However, the likelihood of anyone playing a concertina professionally in a non-folk setting (e.g. some classical/New Music pioneer) is inevitably low, since it would be seen as an expensive curio with fewer technical capabilities than a piano accordion. Unfortunately this seems to be a historically irreversible judgement.

Edited by LangoLee, 01 December 2008 - 01:40 PM.


#34 PeterT

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Posted 01 December 2008 - 02:14 PM

Emily Portman - better known as a singer with The Devil's Interval and in duo with Lauren McCormick - plays the English concertina, and I would guess that she was under 30.

You've cited a few prodigy types who received attention in their teenage years in the late 80s/early 90s, but I think those are generally the exception. Many folk performers only emerge into public view in their early 30s or later. I'm sure there are plenty of unknown concertina players who will appear on the folk club circuit within the next couple of decades, maybe inspired by the popular boom of groups like Bellowhead (who occasionally give centre stage to John Spiers's anglo).

However, the likelihood of anyone playing a concertina professionally in a non-folk setting (e.g. some classical/New Music pioneer) is inevitably low, since it would be seen as an expensive curio with fewer technical capabilities than a piano accordion. Unfortunately this seems to be a historically irreversible judgement.

Cheers, LangoLee.

Link to Emily's MySpace page here:

http://profile.myspa...endID=121645002

Emily plays English concertina.

There was a bumper crop of talented young singers and musicians who hit the folk scene in the late 1980's. Maybe a disproportionate number played concertina, and skewed the statistics.

Classical-type repertoires were popular 100+ years ago, but maybe that was a passing musical phase. I don't see why the concertina should not break into other forms of music; it just needs the right person to find him/herself in the right circumstances.

Regards,
Peter.

#35 Mark Evans

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Posted 01 December 2008 - 03:33 PM

However, the likelihood of anyone playing a concertina professionally in a non-folk setting (e.g. some classical/New Music pioneer) is inevitably low, since it would be seen as an expensive curio with fewer technical capabilities than a piano accordion. Unfortunately this seems to be a historically irreversible judgement.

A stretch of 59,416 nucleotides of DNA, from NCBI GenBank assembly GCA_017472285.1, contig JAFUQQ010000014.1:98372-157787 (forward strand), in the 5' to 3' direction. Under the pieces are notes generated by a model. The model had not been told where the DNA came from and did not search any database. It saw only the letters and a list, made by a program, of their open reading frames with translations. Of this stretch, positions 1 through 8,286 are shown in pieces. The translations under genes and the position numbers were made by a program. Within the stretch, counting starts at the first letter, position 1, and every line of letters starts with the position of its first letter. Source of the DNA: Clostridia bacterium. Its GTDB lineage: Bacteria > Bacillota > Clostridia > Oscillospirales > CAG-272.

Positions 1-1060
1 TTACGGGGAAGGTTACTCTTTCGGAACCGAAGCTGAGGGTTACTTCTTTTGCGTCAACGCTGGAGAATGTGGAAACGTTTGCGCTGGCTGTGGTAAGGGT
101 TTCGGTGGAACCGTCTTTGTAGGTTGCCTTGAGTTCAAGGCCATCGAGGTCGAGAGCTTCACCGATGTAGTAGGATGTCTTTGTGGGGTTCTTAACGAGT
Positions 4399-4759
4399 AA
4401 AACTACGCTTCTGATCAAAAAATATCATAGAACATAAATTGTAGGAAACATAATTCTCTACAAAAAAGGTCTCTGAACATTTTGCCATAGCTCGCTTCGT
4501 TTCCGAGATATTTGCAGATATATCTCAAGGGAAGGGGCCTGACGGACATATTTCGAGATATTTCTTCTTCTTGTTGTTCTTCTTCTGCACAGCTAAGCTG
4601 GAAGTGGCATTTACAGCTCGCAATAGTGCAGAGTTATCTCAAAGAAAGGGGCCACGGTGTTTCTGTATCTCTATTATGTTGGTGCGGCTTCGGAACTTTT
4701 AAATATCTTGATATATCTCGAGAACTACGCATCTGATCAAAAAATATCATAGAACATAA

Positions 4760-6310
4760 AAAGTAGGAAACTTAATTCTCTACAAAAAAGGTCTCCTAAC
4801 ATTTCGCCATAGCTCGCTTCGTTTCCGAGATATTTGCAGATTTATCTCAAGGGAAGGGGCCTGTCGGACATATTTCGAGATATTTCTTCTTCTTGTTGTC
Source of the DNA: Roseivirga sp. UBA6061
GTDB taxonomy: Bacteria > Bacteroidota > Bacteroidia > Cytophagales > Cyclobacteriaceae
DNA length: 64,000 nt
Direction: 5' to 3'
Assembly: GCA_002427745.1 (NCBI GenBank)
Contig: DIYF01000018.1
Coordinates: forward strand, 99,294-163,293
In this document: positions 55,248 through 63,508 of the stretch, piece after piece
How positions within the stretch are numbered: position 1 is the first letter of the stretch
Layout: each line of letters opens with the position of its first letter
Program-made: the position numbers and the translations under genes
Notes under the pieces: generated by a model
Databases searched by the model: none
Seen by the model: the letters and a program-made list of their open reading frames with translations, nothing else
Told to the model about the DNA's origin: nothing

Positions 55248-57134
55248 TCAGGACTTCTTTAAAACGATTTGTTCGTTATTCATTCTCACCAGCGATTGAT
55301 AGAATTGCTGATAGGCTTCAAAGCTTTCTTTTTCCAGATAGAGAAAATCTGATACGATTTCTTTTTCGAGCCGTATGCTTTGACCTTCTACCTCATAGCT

Yup...I would agree. You know the likelyhood of anyone making a real living in a folk setting is about a as unlikely. A few are said to. Is it even a very comfortable living? I dunno. A joke from the world of bluegrass:

How do you make million dollars paying bluegrass music?

Start with two million....

I'm one to talk. I Kinda make a living, if I lived in Northeast Kingdom of Vermont in a trailer with no plumbing and an outhouse in the back yard.

My wife, a fine singer would make a very comfortable living if she didn't have kids, a bulldog, a house and oh yes, a lay about college administrator of a husband. By the time she pays her airfare, hotel, food and let's not forget the 20% agents fee which comes right off the top before taxes are taken into consideration, there's enough to go around with my slim wages for us to bump along like an overweight bumble bee.

Why oh why would any young turk monster musician choose that career if they wanted more out of life than living out of a suitcase and sleeping in airport terminals. Then of all things play a concertina?

I tell you true, last Tuesday night while having a fine session at Stones, a couple of young swains walk by and get sight of me playing the concertina and one starts a pantomime playing a box and the other playing like he's the monkey. God's honest truth. Thanks be to my middle age and two good pints of Speckled Hen, all I did was laugh (and they didn't mean it in a friendly way).

Well, I've rained enough gloom on this nice little thread...sorry.

Edited by Mark Evans, 01 December 2008 - 05:59 PM.


#36 Leo

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Posted 01 December 2008 - 07:47 PM

......................
How do you make million dollars paying bluegrass music?

Start with two million....
.............

Why oh why would any young turk monster musician choose that career if they wanted more out of life than living out of a suitcase and sleeping in airport terminals. Then of all things play a concertina?


Well, I've rained enough gloom on this nice little thread...sorry.

Hi Mark

Reminds me of the story of the guy that joined the circus. The only job available was cleaning out the animal stalls. Over the years the stains and stench he became used to, but he couldn't get rid of it. The other people avoided him like the plague. Finally someone asked him why he stayed to which his reply was "And do what? Give up show business!" :rolleyes:

Kids can be intimidating: http://www.youtube.c...698q2hn8&fmt=22
It's at 2:40 B)

Thanks :D
Leo